thread: 2012-11-21 : Positioning: Some Looly Pooly Groundwork

On 2012-11-22, Ben Lehman wrote:

So it's actually a pretty short observation.

"Mutual consent" means a lot of different things. It's totally possible to have a game where your only nod to mutual consent is any player can say "fuck you I'm not playing this I'm leaving." Even that might get complicated by real-world concerns such as bus schedules or whatever.

So, for instance, a classic rule zero-only freeform game has one rule: the GM says what happens. A non-GM player, disagreeing with what the GM says, doesn't really have an option to negotiate with part of that and keep playing the game (or, rather, you can, but it's breaking the rules: poor form.) Consent in this case is reactive and binary, and only exists inasmuch as it can be revoked.

On the other far end, we have structures of unanimous assent. I do this sometimes for PTA pitch sessions: if someone introduces an idea, and anyone has a problem with any part of it, we throw out the whole thing and start over.

Player 1: "I want to do a romance show."
Player 2: "You know, I'm kinda not interested in romance, maybe we could..."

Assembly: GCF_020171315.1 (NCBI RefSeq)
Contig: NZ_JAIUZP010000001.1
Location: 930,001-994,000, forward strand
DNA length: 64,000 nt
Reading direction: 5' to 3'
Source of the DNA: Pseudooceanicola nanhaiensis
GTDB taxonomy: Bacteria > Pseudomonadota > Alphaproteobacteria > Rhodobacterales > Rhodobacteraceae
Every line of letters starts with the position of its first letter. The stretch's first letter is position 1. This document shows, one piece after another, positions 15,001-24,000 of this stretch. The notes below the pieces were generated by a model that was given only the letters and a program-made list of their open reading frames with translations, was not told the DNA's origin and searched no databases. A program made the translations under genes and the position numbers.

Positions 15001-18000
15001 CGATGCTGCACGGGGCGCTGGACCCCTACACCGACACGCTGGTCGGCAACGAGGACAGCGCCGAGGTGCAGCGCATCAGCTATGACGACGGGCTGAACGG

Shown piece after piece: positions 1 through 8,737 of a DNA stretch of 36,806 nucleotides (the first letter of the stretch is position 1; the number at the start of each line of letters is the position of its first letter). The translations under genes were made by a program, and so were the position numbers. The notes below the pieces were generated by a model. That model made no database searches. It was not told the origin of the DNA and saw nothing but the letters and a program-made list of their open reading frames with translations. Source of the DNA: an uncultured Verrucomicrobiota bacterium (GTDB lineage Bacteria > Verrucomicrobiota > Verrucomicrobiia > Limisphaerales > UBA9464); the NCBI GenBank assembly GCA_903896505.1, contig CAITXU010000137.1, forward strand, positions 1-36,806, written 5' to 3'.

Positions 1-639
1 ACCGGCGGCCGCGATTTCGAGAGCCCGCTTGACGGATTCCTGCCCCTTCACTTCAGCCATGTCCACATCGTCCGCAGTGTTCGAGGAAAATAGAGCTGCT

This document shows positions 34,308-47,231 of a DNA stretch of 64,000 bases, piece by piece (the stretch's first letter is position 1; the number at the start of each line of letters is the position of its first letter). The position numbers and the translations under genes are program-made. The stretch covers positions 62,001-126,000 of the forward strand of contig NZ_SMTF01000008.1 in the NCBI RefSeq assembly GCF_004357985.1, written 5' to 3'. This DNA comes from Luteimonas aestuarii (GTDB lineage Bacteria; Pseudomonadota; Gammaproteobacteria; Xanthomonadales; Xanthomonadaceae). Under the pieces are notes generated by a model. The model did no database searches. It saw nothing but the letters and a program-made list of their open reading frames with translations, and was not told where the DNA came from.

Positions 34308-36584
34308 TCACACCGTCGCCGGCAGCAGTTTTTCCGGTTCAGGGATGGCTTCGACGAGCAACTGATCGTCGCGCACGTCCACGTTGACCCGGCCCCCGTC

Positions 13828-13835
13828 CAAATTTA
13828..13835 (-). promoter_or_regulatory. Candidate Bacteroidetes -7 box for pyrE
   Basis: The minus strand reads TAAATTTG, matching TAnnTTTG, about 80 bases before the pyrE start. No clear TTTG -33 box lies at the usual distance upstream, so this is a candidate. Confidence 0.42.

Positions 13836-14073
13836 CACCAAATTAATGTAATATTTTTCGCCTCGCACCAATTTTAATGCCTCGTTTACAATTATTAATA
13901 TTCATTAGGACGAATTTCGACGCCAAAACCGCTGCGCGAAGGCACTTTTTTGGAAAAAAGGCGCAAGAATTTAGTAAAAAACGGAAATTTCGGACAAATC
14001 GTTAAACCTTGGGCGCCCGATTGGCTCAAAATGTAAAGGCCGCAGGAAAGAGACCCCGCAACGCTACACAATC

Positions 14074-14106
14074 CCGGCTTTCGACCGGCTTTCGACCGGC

Me: No, we're trashing that idea. No caveats. How about we do a military show?

In this case, negotiation is also anathema, but from a collective rather than singular case.

I feel like Care-Baker often leads people down a false path of believing that all roleplaying is about negotiated consensus on every point, as such:
GM: The dragon hits you. Take 9 damage.
Player: Yeah, I don't think I'm okay with that. How about 5 damage?
GM: 7.
Player: I'm holding out at 5.
GM: 6 final offer.
Player: Done.

This is not actually the case, though. Games and rules are both socially enforced, so in some groups the above play might be acceptable and in other groups it will make people look at you like you've just pissed in the oatmeal. Establishing these social dynamics is a huge part of any group activity, and seeking them out is a huge part of joining any social group.

So here's things that matter, and vary, and are worth thinking about:

1) What is the "unit of consent?" This can vary from "the whole game" to "any particular game event / outcome / detail" to anything in between.

2) Is consent negotiated, binary, or structured in some other way? (Polaris plays w/ this a lot).

3) Is it negatively defined (consent, which is assumed until revoked) or positively defined (assent, which is absent until given)?

A theme of this series has been digging into the details. They matter, here, a great deal.



This makes BL go "Parallels to sex and kink in particular"
Are left as an exercise for the reader.

This makes ET go "So glad Ben Lehman is in on this conversation!"

This makes...
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